BARNET Council says a report on the future of Britain’s libraries is “along the same lines” as its own controversial policy.

The Museums, Libraries and Archives Council, itself scheduled to be axed by the Government, has produced advice for local authorities on running library services in the face of Government cuts.

The organisation has issued four possible options including running them with the private sector, charities and other councils and moving them to community buildings, such as churches and village halls.

It also proposes keeping library buildings but sharing them with other public services, including police and health centres, and giving library users a more active role in running libraries themselves.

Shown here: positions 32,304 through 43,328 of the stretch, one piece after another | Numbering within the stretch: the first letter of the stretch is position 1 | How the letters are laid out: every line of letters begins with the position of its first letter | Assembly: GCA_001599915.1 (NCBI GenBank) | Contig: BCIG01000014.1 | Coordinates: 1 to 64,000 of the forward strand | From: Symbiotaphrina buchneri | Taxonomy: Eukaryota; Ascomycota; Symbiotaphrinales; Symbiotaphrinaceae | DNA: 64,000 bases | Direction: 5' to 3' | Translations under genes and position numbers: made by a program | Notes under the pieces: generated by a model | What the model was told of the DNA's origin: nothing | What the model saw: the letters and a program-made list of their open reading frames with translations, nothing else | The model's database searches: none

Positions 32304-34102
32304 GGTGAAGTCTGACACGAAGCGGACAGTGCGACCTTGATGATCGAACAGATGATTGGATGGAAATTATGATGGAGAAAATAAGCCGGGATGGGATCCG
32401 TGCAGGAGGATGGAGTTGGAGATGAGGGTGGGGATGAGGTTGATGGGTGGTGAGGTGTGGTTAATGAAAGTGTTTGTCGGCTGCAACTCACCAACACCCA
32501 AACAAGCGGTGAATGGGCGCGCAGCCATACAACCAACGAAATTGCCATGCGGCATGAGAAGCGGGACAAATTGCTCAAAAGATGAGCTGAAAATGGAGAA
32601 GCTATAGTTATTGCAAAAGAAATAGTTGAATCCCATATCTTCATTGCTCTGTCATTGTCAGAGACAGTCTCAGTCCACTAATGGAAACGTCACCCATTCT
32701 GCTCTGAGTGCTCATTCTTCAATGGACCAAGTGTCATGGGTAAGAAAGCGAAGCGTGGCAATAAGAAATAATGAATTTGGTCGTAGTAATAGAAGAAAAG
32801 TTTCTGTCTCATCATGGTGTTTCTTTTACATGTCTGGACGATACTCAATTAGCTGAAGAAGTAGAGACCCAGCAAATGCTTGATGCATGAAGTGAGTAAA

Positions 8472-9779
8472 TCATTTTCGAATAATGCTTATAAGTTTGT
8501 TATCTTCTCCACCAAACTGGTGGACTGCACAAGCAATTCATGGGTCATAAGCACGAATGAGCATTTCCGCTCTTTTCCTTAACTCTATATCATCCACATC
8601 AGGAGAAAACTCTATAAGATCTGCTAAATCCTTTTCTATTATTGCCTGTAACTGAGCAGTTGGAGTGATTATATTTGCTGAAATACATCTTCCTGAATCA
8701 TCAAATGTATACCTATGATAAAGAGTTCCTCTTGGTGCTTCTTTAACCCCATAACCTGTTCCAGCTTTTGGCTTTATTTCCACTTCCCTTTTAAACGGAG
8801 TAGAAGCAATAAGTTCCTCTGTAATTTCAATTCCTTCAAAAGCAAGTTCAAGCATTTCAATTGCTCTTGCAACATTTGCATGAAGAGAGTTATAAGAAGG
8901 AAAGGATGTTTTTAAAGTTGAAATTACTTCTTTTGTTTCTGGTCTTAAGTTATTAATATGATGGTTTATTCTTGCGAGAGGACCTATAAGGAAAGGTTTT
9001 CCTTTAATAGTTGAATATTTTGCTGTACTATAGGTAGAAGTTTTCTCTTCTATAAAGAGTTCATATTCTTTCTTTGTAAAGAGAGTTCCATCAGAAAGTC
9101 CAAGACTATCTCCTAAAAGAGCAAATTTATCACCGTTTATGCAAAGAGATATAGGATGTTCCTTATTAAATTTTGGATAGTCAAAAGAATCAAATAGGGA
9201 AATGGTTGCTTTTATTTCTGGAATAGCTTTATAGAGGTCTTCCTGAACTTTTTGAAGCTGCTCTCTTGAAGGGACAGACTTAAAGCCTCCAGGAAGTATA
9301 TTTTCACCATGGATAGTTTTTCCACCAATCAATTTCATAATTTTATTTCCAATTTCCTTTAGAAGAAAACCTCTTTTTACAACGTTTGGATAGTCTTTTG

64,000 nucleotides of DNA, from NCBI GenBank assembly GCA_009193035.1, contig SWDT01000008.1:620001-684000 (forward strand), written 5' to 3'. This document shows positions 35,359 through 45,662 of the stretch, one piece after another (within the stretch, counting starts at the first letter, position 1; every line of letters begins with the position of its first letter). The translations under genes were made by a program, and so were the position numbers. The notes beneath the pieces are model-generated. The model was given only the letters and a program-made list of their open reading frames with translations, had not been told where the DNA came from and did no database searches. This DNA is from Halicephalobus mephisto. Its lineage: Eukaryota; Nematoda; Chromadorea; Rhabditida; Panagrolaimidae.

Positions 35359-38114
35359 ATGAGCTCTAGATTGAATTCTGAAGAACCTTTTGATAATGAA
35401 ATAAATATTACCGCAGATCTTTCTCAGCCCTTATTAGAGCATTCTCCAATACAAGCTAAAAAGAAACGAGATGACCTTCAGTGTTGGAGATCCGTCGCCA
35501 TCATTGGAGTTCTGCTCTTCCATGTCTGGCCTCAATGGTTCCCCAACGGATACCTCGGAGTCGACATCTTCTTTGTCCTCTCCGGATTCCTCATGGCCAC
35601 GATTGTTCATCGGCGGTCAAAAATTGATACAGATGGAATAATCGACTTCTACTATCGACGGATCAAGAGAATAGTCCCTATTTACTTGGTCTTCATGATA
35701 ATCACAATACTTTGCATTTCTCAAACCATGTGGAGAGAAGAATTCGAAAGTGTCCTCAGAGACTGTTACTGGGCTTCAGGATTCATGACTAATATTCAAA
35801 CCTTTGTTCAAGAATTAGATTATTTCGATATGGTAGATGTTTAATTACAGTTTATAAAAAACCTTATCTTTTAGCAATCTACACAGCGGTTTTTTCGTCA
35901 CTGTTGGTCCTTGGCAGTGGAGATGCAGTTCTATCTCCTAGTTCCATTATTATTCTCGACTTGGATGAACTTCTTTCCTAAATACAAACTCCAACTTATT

Councillor Robert Rams, cabinet member for customer access and partnerships, said: “All the way through our review we have been looking at how we can enhance our service and how we can focus on improving literacy of young people in the borough.

“I am delighted that the MLA is running along the same lines and recognizes that the proposals we are making show how we can improve the service at a time of austerity.”

Plans to close three libraries, in Friern Barnet, Hampstead Garden Suburb and North Finchley, have already been approved but campaigners fighting the move were thrown a lifeline in July.

The council has given them until October 31 to come up with alternative ways of running the service more efficiently.

The authority plans to raise around £3m by selling-off the buildings and will launch new services in their place, including a library in the Artsdepot in Nether Street, North Finchley.

The book collection at Hampstead Garden Suburb would also move to The Institute, near East Finchley Tube Station, where a self-service machine would be installed.